Sitting at the lunch counter with Mase I twirled a straw wrapper between my fingertips and tried not to meet his eyes. “So, I, uh, so I… I relapsed.” He was the first I told in person. The weight of it on my shoulders was released, then quickly replaced as tears came to my eyes and shame moved in. It’d been 36 hours since I sat in an old friend’s apartment with a bottle of bourbon, but I was still having trouble believing it happened.
He didn’t ask me why. He knew why I drank after over three years of sobriety. The only reason anyone ever relapses, I couldn’t find a reason why it mattered if I stayed sober anymore. I couldn’t find it and I didn’t go looking. I didn’t make phone calls. I didn’t go to a meeting. I just gave up and I drank. Another split-second decision that I’d have to pay for.
I didn’t keep drinking. I went to a meeting as soon as I could. I earned my 24 hour chip and then sat in my car sobbing. Not for the things I’d lost, but for the things I am. For the places I keep coming back to. For the selfish, self-serving, and stupid things I find myself doing over and over again. For my carelessness. For my apathy. For my lack of patience. For my passion and stubbornness. For my hurtfulness. For how pointless and hopeless this all feels. For all the things sorrys and sobbing won’t change.
Yet I continue forward. Despite my current inability to see why. Though I feel I don’t deserve it and it doesn’t matter anyway. I climb back up and I put one foot in front of the other and I go looking.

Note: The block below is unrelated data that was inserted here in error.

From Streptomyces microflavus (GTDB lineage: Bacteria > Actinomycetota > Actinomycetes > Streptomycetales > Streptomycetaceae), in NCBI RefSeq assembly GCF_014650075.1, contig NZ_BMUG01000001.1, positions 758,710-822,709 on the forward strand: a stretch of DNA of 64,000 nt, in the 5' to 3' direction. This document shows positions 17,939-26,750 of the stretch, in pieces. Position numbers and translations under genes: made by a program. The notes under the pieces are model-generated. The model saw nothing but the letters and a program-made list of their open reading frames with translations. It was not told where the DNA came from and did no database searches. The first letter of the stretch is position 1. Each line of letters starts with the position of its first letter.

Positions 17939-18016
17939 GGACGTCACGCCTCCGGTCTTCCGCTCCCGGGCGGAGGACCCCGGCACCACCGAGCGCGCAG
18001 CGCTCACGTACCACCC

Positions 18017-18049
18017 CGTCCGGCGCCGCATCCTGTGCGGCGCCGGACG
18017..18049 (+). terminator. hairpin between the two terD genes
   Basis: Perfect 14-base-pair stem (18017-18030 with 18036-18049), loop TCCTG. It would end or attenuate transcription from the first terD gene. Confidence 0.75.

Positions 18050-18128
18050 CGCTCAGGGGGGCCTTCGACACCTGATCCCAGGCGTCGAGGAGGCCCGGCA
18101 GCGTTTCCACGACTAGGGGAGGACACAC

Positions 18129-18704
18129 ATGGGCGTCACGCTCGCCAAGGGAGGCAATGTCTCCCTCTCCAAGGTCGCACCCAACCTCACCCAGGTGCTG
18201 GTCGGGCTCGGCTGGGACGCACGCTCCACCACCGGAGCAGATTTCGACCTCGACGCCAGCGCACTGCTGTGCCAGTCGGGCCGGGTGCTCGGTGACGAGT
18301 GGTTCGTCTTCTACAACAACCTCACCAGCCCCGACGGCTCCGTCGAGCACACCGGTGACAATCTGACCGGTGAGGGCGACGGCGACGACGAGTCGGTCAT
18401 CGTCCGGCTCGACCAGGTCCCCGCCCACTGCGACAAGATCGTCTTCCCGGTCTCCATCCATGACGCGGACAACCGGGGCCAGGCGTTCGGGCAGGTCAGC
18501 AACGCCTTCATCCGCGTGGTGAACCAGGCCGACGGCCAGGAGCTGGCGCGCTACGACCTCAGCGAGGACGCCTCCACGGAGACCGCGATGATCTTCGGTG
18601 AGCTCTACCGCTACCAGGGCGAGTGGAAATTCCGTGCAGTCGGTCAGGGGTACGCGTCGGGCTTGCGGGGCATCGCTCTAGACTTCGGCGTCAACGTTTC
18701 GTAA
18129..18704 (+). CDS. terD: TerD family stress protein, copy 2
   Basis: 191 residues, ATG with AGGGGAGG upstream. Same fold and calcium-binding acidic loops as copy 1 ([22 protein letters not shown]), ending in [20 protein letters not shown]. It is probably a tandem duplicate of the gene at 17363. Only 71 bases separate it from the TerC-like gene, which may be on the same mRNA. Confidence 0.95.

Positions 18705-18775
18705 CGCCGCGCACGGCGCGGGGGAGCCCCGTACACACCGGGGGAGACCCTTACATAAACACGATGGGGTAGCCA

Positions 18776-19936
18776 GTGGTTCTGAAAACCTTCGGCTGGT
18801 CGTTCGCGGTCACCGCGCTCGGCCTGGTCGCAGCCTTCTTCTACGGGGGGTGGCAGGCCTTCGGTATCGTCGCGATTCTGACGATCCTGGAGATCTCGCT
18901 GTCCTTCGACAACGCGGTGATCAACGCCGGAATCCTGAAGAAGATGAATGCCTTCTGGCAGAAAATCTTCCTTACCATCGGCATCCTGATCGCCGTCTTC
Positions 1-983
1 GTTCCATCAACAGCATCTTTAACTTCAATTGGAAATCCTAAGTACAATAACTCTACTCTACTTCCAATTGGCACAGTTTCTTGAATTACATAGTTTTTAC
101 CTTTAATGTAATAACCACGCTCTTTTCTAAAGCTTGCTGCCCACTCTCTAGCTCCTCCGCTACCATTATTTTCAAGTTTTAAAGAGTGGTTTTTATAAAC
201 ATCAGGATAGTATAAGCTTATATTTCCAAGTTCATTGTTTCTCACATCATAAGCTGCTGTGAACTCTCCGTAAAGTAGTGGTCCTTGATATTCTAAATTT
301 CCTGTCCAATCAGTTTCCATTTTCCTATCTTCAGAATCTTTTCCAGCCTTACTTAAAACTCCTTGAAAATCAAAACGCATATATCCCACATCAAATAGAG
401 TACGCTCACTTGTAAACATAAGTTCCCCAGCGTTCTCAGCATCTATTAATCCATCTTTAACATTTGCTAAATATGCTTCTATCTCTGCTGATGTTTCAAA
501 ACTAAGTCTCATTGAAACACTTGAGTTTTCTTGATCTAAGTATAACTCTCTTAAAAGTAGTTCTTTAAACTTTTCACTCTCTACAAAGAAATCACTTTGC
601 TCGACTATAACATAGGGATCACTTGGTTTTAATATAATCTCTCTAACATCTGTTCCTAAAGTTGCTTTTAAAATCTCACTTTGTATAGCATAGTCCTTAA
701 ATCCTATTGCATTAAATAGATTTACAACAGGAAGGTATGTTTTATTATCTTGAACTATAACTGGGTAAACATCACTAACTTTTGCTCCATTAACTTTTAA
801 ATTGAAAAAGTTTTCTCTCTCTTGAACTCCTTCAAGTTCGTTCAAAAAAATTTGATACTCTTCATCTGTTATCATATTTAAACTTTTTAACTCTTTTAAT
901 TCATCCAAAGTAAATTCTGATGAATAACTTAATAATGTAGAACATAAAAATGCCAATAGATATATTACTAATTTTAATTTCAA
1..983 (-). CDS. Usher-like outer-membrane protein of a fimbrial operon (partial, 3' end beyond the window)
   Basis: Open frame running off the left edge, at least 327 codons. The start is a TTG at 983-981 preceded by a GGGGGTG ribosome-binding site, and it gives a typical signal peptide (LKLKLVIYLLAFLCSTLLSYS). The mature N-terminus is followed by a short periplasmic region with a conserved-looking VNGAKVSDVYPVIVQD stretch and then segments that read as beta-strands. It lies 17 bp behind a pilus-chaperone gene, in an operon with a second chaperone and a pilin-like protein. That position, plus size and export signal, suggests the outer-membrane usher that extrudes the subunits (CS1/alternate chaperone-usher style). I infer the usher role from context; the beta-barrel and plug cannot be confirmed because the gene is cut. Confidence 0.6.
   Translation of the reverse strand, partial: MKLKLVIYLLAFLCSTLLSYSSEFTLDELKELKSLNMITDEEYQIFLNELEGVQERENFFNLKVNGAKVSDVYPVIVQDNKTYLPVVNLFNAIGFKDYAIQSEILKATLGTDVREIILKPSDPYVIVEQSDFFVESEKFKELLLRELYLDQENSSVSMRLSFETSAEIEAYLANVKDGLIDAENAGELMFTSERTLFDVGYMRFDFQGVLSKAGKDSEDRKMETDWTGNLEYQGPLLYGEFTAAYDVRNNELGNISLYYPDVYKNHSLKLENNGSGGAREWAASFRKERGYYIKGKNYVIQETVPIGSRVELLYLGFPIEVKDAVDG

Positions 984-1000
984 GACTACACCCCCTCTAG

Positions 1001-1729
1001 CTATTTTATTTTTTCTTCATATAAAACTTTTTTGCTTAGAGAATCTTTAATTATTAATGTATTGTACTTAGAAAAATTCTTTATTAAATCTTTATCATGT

Go looking for something–for anything–that makes this feel a little more manageable. That reminds me I am someone worthy of love and compassion and forgiveness. Which proves I can change and grow. Something that will tell me it doesn’t always come back to this. That I can keep looking. That I will find the reasons and learn to keep them close.
Some things are true only because you believe them to be. Some things are true whether you want to believe them or not. One of my truths is that I’m an addict. It doesn’t matter what the substance is, if it has the potential for abuse, I will abuse it. I try to tell myself it’s just booze. That since I’ve been sober for so long I’m in the clear, but it’s never just been booze.
It’s obvious some places. Of course I can’t have just a little bit of cocaine. But it gets fuzzier and fuzzier the more socially acceptable the drug is. Prescribed anti-anxiety medications that are known to be habit-forming are out. Anytime my psychiatrist wants to change my medication I have to ask if any of them have known potential for abuse. I can’t have just a cup of coffee, because soon I’ll be drinking coffee all day, pushing my anxiety through the roof while my sleep bottoms out. Unless I want to smoke a pack a day again, I can never take a drag from a cigarette. I can’t even smoke pot without it quickly consuming my whole day. And forget about sugar. There is no such thing as moderation when it comes to substances with me. It’s an off/on switch.
I guess that’s just another personality trait I need to learn to deal with. But the first step to dealing with it is probably recognizing that it’s a personality trait and not a character flaw. That it does not mean I am fundamentally broken or there is something wrong with me. Moderation is just a thing I can’t do and that’s okay.
That’s why they make you say you’re powerless in AA, I guess. I never went to AA precisely because I hated that part. I didn’t want to powerless, I wanted to be powerful. Vibrant. I wanted to feel like I could do anything. Not powerless. Powerless feels so small and weak. But maybe it doesn’t have to be. Maybe it can be liberating.
Maybe by admitting I am powerless over addiction I can stop trying to be something I’m not. I can stop testing the waters of substance abuse and finally walk away.